Results: Compared to controls, those with sarcopenia were six times more likely to have combined cognitive impairment/physical impairment with a fully adjusted model showing a three-fold increased odds ratio. The results were consistent across different measures of global cognition (odds ratio =3.46, 95% confidence interval =1.07-11.45 for the Montreal Cognitive Assessment; odds ratio =3.61, 95% confidence interval =1.11-11.72 for Ascertaining Dementia 8). Pre-sarcopenic participants were not different from controls. The effect of sarcopenia on cognition is related to low muscle strength rather than low muscle mass.

Conclusion: Individuals with sarcopenia are not only more likely to have single but also to have dual impairment in cognitive and physical function. Interventions designed to prevent sarcopenia and improve muscle strength may help reduce the burden of cognitive and physical impairments of functionality in community-dwelling seniors.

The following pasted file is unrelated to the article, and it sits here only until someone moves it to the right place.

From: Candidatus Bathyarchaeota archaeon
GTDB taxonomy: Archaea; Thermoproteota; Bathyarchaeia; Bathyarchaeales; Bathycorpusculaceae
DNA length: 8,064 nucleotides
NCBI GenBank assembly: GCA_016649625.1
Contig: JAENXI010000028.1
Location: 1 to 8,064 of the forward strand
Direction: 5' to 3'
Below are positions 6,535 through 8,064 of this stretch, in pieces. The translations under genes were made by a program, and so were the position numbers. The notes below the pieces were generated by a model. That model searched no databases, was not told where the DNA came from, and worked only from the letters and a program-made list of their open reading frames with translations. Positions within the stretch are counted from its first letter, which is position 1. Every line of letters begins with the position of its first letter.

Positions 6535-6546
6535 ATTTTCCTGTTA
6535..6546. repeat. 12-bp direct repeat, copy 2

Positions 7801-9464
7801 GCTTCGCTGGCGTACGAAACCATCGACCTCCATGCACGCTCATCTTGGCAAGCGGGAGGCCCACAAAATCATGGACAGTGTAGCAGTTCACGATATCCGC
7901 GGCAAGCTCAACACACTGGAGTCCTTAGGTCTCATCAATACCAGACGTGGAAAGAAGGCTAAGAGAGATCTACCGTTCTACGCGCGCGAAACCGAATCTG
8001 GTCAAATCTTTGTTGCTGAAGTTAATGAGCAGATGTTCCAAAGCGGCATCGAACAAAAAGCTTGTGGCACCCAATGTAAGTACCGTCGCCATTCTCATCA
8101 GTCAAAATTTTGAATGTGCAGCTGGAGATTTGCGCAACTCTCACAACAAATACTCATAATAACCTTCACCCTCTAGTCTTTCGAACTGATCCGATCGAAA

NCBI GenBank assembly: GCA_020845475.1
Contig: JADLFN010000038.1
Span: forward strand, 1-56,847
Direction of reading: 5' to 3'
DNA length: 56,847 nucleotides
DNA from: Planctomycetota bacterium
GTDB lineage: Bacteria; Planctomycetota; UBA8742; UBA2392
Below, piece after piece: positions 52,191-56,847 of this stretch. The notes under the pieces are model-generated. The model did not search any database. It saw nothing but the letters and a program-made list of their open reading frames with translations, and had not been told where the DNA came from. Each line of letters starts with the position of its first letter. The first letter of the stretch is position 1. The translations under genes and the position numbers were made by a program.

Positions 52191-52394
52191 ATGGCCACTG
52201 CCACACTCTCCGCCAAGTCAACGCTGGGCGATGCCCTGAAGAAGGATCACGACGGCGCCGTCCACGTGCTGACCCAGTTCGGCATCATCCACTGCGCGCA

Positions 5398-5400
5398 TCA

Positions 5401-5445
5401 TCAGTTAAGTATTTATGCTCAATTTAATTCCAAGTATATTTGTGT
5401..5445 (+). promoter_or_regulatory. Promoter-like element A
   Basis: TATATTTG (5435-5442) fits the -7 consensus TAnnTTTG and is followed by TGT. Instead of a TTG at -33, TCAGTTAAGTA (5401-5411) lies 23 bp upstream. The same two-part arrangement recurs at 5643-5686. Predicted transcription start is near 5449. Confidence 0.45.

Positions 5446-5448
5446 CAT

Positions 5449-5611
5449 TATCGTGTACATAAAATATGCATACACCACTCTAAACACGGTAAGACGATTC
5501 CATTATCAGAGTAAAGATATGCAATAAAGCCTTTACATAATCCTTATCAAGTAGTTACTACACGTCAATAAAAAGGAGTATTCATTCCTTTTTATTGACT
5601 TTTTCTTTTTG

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Related in: MedlinePlus

Distribution of impairment by sarcopenia status.Notes: Controls have lowest level of dual impairment, followed by pre-sarcopenic and finally, sarcopenic participants. Differences are significant at P<0.001.
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f1-cia-10-663: Distribution of impairment by sarcopenia status.Notes: Controls have lowest level of dual impairment, followed by pre-sarcopenic and finally, sarcopenic participants. Differences are significant at P<0.001.